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Landscape Marine Nature Wildlife Photography

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Landscape Marine Nature Wildlife Photography

Photography Tips to Create Images with Impact!

“Mallard Duck Pair”
Anas platyrhynchos
Pair of Mallard Ducks - male and female resting beside water
Laguna Lake Park, Fullerton, California
11-04351-DP © 2011 Don Kreuter ALL RIGHTS RESERVED

Story:
To stay in shape to carry my photo gear in a backpack (with up to 50 pounds on backpacking trips) I hike 2-6 miles per day and also constantly scout for new photo subjects on the hikes. On many of my hikes around Laguna Lake and in this case the inlet stream from the filtered lake water leading into the lake I had previously seen many ducks that were comfortable around people. That morning I happened to be photographing wildflowers and was traveling light with only a wide-angle zoom lens and a new rented 105mm macro lens that was being tested. It would have been nice to have a long telephoto lens in order to photograph the ducks from a distance. As I walked around the creek and saw the pair of ducks there was nothing to loose by trying. It took patience to slowly creep toward the ducks without alarming them. They were sleeping when I first saw them and had one eye open to check things out. Then slowly the eye would close on one duck at a time.

Camera Equipment and Settings:
Camera: Nikon N80 SLR 35mm film camera
Lens: Nikon AF-S Micro Nikkor 105mm lens 1:2.8 G VR Vibration Reduction
Filter: NONE – bare lens
Settings: 1/90” f5.6 shutter speed to freeze any motion and concentrate the focus on the subject
Tripod: Manfrotto Carbon Fiber 05XPROB tripod, Nikon lens shade – to prevent lens flare from the sun,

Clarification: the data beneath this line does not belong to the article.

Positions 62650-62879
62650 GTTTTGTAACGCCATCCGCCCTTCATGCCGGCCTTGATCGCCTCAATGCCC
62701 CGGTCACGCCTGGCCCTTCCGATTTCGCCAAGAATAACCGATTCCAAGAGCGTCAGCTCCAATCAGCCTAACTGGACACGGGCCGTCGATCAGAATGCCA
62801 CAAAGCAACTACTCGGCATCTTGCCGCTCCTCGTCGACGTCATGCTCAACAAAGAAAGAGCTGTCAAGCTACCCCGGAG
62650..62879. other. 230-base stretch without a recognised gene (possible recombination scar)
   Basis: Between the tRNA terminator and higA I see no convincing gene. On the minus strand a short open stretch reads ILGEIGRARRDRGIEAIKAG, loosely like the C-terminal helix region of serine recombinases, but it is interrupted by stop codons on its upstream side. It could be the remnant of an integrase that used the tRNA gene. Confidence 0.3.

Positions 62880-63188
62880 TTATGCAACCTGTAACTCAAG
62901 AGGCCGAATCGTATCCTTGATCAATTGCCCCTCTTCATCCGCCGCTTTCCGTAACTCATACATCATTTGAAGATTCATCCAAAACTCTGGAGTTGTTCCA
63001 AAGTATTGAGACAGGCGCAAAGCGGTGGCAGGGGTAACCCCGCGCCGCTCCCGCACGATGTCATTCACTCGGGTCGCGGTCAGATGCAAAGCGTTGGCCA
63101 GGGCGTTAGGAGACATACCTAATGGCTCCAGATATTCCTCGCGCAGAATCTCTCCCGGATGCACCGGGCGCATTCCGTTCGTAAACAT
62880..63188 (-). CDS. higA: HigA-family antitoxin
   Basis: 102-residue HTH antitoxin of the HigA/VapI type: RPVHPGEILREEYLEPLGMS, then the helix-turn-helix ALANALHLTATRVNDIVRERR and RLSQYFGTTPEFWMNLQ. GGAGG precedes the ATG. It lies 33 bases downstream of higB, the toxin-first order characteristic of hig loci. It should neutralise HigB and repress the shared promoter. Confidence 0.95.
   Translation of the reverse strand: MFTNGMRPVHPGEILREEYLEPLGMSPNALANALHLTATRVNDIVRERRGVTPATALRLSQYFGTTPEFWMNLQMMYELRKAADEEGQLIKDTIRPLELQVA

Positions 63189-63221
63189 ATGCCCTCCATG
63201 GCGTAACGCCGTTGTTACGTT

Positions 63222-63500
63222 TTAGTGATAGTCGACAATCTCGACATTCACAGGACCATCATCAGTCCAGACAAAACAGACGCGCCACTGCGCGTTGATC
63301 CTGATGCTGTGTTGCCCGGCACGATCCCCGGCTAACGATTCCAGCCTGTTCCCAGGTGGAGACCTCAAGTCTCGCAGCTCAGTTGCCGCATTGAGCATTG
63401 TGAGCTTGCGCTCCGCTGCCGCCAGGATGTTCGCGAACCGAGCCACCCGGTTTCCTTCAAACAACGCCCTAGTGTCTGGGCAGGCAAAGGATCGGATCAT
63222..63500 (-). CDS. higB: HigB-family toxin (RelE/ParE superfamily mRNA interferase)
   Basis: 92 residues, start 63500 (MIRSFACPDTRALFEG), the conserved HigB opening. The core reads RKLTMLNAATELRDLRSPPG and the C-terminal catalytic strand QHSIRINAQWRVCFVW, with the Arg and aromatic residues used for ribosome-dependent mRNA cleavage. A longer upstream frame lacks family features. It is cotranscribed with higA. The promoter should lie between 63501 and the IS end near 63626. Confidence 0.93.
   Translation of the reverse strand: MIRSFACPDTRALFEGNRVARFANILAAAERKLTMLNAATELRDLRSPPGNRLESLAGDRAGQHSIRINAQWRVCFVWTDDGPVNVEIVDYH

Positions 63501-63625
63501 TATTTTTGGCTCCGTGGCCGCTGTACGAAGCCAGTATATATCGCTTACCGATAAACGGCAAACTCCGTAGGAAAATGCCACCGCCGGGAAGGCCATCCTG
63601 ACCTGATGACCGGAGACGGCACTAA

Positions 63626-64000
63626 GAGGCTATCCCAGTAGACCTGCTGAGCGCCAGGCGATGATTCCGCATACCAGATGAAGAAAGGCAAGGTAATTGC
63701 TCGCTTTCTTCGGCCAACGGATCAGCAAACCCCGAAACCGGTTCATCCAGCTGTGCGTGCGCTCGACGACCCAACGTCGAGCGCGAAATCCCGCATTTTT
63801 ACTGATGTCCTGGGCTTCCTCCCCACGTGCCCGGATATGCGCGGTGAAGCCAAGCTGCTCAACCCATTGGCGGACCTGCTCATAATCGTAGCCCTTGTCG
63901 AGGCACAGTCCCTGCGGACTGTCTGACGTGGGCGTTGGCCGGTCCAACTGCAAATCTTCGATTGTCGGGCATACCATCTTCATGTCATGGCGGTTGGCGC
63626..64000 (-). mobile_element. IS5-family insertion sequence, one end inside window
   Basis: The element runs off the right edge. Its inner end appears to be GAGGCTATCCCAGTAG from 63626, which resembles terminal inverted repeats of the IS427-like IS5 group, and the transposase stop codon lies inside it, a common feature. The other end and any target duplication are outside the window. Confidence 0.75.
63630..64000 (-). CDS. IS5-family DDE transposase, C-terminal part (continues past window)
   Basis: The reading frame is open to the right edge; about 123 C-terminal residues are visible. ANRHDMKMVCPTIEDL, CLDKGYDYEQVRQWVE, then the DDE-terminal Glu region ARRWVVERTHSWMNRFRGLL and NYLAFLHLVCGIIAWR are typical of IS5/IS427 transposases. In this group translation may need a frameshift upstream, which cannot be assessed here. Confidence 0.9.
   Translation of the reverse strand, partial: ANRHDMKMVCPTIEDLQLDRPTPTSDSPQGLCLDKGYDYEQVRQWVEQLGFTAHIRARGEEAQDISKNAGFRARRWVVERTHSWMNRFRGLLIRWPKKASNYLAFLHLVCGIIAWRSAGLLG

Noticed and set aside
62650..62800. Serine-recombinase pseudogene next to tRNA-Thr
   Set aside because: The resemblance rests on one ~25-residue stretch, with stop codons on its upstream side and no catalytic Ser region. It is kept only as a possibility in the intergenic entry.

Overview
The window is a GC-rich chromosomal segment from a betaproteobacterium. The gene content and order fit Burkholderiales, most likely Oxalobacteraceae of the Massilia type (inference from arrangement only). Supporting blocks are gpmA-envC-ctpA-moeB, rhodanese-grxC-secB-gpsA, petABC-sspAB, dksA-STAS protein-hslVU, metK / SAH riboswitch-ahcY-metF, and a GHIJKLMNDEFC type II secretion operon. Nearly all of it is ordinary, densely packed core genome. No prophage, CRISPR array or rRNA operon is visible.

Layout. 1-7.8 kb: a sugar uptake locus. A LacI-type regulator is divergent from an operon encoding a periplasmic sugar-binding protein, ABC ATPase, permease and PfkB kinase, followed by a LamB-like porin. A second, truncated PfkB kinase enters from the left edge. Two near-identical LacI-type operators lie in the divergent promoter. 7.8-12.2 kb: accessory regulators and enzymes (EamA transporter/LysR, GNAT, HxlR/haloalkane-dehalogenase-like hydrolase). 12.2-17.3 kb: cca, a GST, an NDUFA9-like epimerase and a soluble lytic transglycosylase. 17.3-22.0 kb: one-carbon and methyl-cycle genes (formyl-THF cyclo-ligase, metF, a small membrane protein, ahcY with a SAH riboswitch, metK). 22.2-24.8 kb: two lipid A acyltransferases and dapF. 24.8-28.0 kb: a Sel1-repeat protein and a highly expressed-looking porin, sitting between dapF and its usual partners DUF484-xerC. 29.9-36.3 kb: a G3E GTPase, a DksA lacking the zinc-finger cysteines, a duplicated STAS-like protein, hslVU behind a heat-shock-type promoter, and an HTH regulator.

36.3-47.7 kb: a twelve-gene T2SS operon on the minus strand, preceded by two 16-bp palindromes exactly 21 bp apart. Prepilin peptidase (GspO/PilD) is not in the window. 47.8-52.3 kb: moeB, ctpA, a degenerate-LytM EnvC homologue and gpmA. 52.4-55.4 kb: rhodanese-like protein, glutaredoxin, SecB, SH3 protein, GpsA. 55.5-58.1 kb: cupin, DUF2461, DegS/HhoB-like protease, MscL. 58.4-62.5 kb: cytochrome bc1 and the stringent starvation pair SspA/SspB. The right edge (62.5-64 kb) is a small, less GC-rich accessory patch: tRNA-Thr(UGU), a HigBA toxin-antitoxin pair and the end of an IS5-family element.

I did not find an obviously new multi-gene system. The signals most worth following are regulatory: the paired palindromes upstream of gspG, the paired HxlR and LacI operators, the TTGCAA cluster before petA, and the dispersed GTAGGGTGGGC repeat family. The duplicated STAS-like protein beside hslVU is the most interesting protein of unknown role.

Film: Fujichrome Provia RDP 135 100 ISO Professional Film
Bracketed Exposure: +.5 / -.1 f stop on multiple exposures
Flash: Nikon Speedlight SB-80DX mounted on hot shoe TTL with -.5 exposure on flash to highlight detail in shadows and not overexpose the highlights
Camera Bag: Lowepro AW Backpack
Date: 3/22/11
Time: 900 AM PST 0900

Photography Tips and Information:
Since I had been hiking around in the area frequently the ducks did not seem too concerned about my presence. However I would have to get close to fill the frame with both ducks and only a 105 mm lens. The challenge to get a photograph with impact is all part of the fun. By being patient and slowly approaching the pair of ducks I was rewarded by observing them for over 20 minutes as I slowly crept closer and closer on my knees, then sitting down. The camera and tripod were already set up and positioned so the photo could be made sitting down then I pushed the gear forward one step at a time. Each time the ducks opened an eye I froze and looked down, with eyes hidden under a wide brim hat so they did not think I was a predator stalking them for a kill. I wanted to make the photograph without disturbing the ducks. Flash fill was used to highlight the details in the shadows and help paint the dark iridescent blue green head of the male duck and the eyes with light, since they tend to go black with available light in a normal exposure.

Summary:
Ironically the ducks were not disturbed and let me approach close enough to fill the frame while they were lying down and resting to make my photographs. I saved two frames for an action photo and wondered what to do knowing the photograph would look better if the ducks were standing up and not sleeping with their eyes closed. My patience was quickly rewarded when another Male Mallard Duck came racing across the stream with wings flapping and quacking as he approached the sleeping ducks. The sleeping male jumped up out of his nest and chased the intruder away and then came back to his mate who he protected and was also awakened by the commotion, then both ducks settled down and posed nicely for me.

It was perfect, my slow approach, non aggressive and calm energy (from meditating) made it easy for the Pair of Mallards to completely ignore me and let me make my photographs. Many times while meditating wildlife has been attracted to me while making photographs since the animals enjoy the positive energy being emitted.

Even on wildflower photography expeditions be prepared to capture the images of wildlife to complete the story.

Always respect wildlife and do not disturb the animals and you will end up being in the right place at the right time to make a photograph with impact!

Celebrate Life and enjoy Nature and Wildlife everyday!

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